Interview with Isis Mussenden also interviewed costume designer Isis Mussenden, who talks about her experience designing the costumes for the creatures of Narnia, and her biggest challenge, the Telmarine armor. Listen to the full audio interview here.

Interview with Isis Mussenden

CS: We’ll ask you the same question, following with Narnia, the first one, what was your task to make it bigger or better or darker or grittier?

IM: Well the script has already done the task for me, because it was bigger, darker, and yeah, it was just so much more massive to start with, the script. So we already had our work cut out for us right from the beginning. Now, to make it better is always our goal, you know, from movie to movie whether it’s a sequence of movies that you always, you know like this, a franchise or not, you always try to take those lessons and make them better and better.

CS: How do you and Howard work closely together as he’s designing the creatures?

IM: Yes we do, but normally, Howard and I have a lot more connection than we did on this one. On this one because we decided very early on that the creatures would have no clothing on. And we didn’t really have any clothing on them in the first one, but we did have bits of fabric, like Mr. Tumnus’ scarf and all that, but we really wanted them to feel like they were renegade, they were down to the bare, they were out hiding in the forest. So in taking that, Andrew and I worked on the concept that what would they have on? What kind of armor? And when we started to break down the armor they had from before, so that we kept the motifs and we kept the armor bits and pieces, what we were going to do was erode it and change it and we were going to see what people do when they have nothing else, no other resources, but what you had before. And then transform it so that they had some kind of protection and some kind of armor.
Now with the dwarfs we worked extremely closely because obviously dwarfs are human form. So Nikabrik and Trumpkin, Howard and his team really designed amazing makeup for them, and he was right, we have two actors this time and that makes a huge difference, and they look fantastic. It’s a red dwarf and a black dwarf, but they’re both on the good side this time, so we worked very closely together on the design for the dwarfs.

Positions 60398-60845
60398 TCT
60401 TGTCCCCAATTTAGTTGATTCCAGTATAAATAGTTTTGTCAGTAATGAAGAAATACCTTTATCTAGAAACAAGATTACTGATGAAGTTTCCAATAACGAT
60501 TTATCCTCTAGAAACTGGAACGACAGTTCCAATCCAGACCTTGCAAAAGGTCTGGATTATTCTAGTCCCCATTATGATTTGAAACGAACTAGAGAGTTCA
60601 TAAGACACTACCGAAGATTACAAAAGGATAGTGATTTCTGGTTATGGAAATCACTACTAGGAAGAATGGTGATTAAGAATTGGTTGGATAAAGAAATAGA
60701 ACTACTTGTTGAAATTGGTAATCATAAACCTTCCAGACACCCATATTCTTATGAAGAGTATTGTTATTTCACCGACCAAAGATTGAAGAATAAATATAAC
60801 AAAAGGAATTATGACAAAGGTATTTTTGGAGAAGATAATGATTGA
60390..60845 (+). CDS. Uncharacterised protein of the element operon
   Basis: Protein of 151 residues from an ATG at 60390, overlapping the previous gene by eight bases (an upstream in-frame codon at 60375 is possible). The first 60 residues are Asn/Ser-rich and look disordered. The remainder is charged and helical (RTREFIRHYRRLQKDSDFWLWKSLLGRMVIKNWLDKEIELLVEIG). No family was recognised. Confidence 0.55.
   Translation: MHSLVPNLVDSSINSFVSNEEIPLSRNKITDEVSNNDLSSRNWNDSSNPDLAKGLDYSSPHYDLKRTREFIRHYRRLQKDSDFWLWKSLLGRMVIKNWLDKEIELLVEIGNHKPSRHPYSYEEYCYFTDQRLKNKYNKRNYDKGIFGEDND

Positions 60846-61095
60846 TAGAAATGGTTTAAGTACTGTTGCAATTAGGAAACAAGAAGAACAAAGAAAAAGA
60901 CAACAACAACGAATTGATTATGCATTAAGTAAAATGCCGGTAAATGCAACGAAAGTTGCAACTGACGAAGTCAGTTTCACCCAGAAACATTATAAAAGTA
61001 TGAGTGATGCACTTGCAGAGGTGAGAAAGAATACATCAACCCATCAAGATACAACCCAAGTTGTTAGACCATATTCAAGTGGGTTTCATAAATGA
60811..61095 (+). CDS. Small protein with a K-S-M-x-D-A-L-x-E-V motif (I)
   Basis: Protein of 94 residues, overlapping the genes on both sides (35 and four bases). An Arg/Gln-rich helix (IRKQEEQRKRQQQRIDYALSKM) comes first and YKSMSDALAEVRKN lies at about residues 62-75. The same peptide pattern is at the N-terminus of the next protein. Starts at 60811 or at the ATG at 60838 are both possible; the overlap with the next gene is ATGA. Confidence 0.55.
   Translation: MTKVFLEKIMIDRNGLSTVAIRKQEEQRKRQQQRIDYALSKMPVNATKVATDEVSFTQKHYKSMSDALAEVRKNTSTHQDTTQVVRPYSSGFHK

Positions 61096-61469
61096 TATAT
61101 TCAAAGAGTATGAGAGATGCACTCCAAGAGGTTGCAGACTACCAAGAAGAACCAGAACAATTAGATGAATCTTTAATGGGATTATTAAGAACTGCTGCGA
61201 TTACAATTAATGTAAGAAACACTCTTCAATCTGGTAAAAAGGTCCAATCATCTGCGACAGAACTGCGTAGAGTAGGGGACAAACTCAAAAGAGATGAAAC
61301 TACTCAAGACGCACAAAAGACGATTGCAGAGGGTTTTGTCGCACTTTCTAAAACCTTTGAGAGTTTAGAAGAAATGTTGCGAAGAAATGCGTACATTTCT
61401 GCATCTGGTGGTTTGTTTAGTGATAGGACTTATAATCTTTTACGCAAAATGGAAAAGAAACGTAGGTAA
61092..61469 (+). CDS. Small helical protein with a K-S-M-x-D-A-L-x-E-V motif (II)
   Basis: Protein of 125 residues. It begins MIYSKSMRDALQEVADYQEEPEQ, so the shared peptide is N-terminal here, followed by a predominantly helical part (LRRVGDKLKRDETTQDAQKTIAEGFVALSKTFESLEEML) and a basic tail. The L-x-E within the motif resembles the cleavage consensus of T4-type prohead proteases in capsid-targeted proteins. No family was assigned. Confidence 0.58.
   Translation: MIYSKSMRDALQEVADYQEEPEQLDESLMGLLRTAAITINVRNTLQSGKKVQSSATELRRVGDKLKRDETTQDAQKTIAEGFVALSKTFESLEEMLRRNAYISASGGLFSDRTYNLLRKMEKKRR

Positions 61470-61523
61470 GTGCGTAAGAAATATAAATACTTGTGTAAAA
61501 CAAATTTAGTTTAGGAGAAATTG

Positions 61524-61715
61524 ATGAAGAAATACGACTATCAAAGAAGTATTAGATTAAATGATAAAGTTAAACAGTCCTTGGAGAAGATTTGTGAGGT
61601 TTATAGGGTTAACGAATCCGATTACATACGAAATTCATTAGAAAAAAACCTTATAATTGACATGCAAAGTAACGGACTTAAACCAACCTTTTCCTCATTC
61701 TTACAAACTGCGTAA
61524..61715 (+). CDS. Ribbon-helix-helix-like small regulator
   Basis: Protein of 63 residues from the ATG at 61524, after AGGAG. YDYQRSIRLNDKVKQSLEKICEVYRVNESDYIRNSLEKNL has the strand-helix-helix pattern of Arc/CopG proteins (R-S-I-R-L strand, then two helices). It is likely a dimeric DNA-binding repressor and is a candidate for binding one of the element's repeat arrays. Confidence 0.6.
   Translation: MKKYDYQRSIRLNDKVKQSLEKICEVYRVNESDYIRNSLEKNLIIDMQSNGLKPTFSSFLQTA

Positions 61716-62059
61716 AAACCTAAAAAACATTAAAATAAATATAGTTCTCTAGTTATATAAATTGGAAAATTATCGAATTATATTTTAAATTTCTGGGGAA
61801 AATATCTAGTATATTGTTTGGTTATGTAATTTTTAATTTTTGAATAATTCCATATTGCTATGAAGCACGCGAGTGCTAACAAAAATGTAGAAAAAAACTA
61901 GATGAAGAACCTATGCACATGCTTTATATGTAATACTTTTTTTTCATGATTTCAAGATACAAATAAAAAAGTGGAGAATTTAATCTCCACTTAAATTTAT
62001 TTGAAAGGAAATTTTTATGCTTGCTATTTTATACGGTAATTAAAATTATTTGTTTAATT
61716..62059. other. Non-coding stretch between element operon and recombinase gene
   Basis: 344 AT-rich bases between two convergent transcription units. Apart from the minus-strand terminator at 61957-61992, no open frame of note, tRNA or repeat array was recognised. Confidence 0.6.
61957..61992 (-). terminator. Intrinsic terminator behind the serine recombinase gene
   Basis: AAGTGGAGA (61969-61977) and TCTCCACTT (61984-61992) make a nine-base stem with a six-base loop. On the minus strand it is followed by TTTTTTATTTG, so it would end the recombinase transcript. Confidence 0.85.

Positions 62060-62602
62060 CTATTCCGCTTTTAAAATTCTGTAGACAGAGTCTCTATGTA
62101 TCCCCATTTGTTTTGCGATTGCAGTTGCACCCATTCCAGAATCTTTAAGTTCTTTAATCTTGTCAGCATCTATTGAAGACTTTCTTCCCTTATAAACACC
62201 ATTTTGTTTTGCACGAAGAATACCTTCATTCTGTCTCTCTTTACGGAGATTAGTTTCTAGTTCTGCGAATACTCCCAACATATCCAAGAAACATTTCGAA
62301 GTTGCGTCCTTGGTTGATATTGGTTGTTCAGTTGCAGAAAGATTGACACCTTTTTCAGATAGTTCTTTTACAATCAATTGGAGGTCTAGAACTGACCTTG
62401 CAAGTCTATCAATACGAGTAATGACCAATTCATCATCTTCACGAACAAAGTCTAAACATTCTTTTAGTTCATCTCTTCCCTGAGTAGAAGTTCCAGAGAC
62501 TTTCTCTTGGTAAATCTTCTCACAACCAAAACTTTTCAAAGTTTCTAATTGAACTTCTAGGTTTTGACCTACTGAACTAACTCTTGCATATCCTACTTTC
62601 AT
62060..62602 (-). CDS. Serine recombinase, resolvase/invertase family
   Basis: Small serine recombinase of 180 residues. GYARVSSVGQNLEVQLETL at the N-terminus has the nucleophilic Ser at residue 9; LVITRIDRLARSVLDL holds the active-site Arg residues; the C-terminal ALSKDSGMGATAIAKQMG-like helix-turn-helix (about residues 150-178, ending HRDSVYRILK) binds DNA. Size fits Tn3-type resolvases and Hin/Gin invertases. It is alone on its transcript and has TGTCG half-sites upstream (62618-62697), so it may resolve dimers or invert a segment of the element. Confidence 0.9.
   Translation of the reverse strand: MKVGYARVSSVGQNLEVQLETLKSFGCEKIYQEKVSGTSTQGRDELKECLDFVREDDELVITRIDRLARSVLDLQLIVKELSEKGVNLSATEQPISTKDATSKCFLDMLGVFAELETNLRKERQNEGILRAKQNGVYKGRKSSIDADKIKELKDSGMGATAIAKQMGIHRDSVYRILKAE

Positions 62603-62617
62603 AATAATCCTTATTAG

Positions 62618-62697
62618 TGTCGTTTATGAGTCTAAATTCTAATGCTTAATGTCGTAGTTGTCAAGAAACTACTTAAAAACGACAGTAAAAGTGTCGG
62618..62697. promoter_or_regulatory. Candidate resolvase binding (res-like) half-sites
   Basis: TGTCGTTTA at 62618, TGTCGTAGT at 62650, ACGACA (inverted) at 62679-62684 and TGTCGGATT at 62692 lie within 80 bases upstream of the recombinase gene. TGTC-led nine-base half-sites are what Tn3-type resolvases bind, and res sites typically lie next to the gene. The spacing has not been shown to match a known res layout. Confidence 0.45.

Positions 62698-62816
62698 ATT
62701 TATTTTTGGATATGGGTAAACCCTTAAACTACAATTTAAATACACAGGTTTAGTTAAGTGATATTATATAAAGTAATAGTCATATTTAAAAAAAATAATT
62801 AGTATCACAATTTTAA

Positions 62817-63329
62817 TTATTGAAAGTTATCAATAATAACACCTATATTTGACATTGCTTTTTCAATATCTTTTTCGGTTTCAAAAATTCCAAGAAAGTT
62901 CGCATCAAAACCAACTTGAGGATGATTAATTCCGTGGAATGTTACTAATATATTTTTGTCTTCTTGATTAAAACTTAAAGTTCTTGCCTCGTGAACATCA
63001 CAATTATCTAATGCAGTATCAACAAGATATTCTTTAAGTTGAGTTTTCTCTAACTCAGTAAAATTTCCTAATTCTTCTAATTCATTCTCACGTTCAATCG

CS: Is there something, like one of the show pieces that you’re most excited about?

IM: You know it’s very interesting because I’ve been asked this question because on the first one, Tilda was like the big thing, you know with the witch, you know, she was kind of the show piece, and so I don’t really have a show piece this time, but there’s two things I’m really proud of this time and one is the Telmarine army, because I’ve never done an army before. And let me tell you, it’s a task. We manufactured every single thing they wear, from their shoes to the armor. We had four armorists in Prague working the leatherwork. Thousands and thousands actually almost up to a million studs were put onto the brigandines, but it was a real task. We built a 330 strong army and that doesn’t even sound like that much, but I have to tell you that is a lot of pieces, it was over 3000 pieces.

CS: Yeah, that sounds like a lot.

IM: It was massive, and there were days I felt like on this big whirlwind for months and months, just going, just keeping alive, just keeping ahead of it, and then translating all my armorists who spoke Czech only. Not one of them spoke English, so aimless hours of translation and trying to get this across, and just working hard to get it exactly the way we wanted. And then to age it all, age every single piece so they look like they’d been in a hundred battles.

CS: How did you do that?

IM: With a team of about 15 people working four and a half months aging. As the things were made, they would come in and they would age it and they would age it by rusting it and painting in like sun… There’s a cross belt that holds the sword and we did a whole sun, like the sun had been on and so the cross belt was dark, and it was aged out, you know, bleached out on the side and it was just an enormous undertaking. But I love it, I love the way it looks. We have three different types of armor that we had to make. We made metal, very light-weight metal armor. I’m talking about the helmets and the masks and the gauntlets and the grieves and the corselets. And then we had to do stunts’ armor which is flexible, so it had to look the same, but it’s made out of a plasticine. But these armorist and sculptors that helped me work on this stuff in Prague, they have such antiquity there, they’re used to making things look really old because of course the city is 1100 years old or something. So these guys came in and they could patina, just to match just exactly the way the armor looked. You can’t tell the difference between the plastic stuff and the metal, it’s pretty phenomenal. So we’re very proud of that and I think that it’s a unique look. It’s a look that doesn’t exist anywhere in history but it’s all taken from historic bits and pieces that I worked on with the Metropolitan Museum. I worked with that in New York, with the curator from there. We worked with lots of research on the bits and pieces and then we made it our own.